Unsurprisingly, there are still non-Bangladeshis who walk in “and ask where the country is, how many people we have, etc,” said Gulshan, “but the number of the people lowered, I would say.”

Gulshan and Farhana took it up with Uber Eats to include a Bangladeshi category on the app. The company was forthcoming and cooperative to add in the category, but it was something that had to be pointed out, according to the co-owners.

“Same with Yelp. In fact, my next call is with Ressy [a reservation app] to include a Bangladeshi category,” Farhana said on the zoom call in early February.

Even with food media outlets, there still remain instances when Korai Kitchen is placed with an Indian curry hashtag or SEO. “And I really have to address that, point it out for clarification,” said Farhana.

On 3 April, the finalists for the James Beard Award 2024 will be announced while the winners will be announced in May. Nur-E-Gulshan was shortlisted as a semifinalist under the Best Chef in the Mid-Atlantic category, “whatever happens, even if we do not make progress, my mother will always be a James Beard nominated chef,” said Farhana.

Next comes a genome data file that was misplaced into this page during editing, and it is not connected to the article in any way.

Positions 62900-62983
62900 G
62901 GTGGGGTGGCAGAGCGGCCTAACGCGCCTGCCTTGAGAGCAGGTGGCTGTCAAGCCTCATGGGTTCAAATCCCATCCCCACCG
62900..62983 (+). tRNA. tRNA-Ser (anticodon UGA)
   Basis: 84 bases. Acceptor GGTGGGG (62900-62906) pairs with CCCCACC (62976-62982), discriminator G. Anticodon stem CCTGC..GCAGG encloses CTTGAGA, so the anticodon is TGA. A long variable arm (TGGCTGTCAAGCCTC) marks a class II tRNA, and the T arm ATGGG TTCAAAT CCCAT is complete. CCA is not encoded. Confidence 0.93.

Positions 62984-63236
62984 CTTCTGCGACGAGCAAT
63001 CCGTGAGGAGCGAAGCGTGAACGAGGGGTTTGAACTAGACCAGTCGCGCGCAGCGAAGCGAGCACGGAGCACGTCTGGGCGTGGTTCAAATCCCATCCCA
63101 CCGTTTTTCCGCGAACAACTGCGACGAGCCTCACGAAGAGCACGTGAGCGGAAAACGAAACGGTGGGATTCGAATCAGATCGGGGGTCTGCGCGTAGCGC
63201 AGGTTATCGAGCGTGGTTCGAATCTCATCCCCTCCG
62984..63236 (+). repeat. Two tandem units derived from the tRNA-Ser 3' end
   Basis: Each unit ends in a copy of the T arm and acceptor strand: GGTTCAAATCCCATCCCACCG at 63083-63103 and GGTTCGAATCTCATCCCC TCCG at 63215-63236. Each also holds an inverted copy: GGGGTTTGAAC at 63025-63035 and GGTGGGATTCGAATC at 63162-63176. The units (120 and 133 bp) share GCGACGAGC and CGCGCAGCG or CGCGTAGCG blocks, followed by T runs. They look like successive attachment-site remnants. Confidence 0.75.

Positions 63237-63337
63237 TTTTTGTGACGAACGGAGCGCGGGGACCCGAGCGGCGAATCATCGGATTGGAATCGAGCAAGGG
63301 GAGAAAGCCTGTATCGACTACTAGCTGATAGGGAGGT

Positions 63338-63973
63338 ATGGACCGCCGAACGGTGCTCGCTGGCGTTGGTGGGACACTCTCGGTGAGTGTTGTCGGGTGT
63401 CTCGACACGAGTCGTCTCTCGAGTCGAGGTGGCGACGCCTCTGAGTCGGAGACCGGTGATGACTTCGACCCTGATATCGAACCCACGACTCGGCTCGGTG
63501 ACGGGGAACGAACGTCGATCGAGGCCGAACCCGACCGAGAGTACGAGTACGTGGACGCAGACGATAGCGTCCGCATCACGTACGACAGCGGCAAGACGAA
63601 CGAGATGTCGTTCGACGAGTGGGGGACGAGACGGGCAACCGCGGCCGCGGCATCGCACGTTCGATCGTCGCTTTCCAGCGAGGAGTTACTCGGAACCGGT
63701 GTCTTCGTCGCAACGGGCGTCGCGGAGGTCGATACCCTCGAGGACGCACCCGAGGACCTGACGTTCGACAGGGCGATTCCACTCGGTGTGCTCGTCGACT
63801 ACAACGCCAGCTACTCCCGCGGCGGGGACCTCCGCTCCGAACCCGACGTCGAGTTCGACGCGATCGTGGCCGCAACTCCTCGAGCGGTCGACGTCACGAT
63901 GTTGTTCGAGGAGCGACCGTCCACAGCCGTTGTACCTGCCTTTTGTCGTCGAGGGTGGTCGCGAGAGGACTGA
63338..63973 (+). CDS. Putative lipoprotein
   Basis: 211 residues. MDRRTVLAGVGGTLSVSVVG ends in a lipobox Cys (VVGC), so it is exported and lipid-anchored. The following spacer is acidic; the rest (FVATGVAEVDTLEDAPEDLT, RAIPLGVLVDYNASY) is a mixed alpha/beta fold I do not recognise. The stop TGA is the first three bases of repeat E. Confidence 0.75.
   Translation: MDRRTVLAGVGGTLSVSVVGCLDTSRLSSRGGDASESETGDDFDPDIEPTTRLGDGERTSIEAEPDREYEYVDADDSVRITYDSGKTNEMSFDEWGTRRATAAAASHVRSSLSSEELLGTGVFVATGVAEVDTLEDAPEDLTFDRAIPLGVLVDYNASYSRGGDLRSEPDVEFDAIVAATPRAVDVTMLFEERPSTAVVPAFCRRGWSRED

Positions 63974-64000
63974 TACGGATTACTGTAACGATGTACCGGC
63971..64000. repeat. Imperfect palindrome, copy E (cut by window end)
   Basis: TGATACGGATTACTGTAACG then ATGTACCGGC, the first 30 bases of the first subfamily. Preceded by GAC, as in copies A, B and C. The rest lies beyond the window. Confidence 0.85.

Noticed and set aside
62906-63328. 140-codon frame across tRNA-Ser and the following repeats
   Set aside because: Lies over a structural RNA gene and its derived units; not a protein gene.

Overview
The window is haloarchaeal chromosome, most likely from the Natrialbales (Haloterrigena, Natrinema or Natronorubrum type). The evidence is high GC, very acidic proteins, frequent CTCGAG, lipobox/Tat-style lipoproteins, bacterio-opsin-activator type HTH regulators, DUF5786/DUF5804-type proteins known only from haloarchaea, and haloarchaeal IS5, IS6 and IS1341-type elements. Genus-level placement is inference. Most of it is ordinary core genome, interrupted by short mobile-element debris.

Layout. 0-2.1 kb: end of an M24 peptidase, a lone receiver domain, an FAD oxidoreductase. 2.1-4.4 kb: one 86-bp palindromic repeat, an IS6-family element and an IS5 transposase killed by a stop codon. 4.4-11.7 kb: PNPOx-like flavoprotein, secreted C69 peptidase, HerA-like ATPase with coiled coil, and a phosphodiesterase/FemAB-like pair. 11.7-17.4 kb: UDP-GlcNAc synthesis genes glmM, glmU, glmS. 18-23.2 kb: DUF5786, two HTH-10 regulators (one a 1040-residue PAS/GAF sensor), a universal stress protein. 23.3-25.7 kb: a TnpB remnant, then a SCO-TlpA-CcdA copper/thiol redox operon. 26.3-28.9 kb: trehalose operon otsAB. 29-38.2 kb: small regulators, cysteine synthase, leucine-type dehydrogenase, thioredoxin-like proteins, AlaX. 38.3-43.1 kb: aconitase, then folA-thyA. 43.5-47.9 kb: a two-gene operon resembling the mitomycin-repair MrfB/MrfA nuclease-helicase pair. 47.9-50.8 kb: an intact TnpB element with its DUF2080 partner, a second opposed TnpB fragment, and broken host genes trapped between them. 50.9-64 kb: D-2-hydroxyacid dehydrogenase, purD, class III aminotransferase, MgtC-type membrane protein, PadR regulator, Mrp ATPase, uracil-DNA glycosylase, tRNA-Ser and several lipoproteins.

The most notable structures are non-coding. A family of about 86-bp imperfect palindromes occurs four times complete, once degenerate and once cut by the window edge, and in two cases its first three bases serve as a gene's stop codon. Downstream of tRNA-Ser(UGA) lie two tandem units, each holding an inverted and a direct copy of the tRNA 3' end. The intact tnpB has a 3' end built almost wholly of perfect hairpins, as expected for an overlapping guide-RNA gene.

“I am grateful for the shortlist and all the support we have received from the community,” said Gulshan – who believes there’s a cook in everyone and if she can do it, so can anyone.

The chef shared how she never cooked before the early 1970s when she got married.
“I remember my mother did not want me in the kitchen [in an attempt to push Gulshan out of traditional women’s roles], but my father, Mokhlesur Rahman Bandari, always said ‘learn everything, you never know when you are going to need it [the skill].”

“From the person who served black-ish egg curry to my father-in-law as a newlywed, which frankly, was inedible (but he still ate to keep my heart) —- to here; anyone can be a cook, I say.”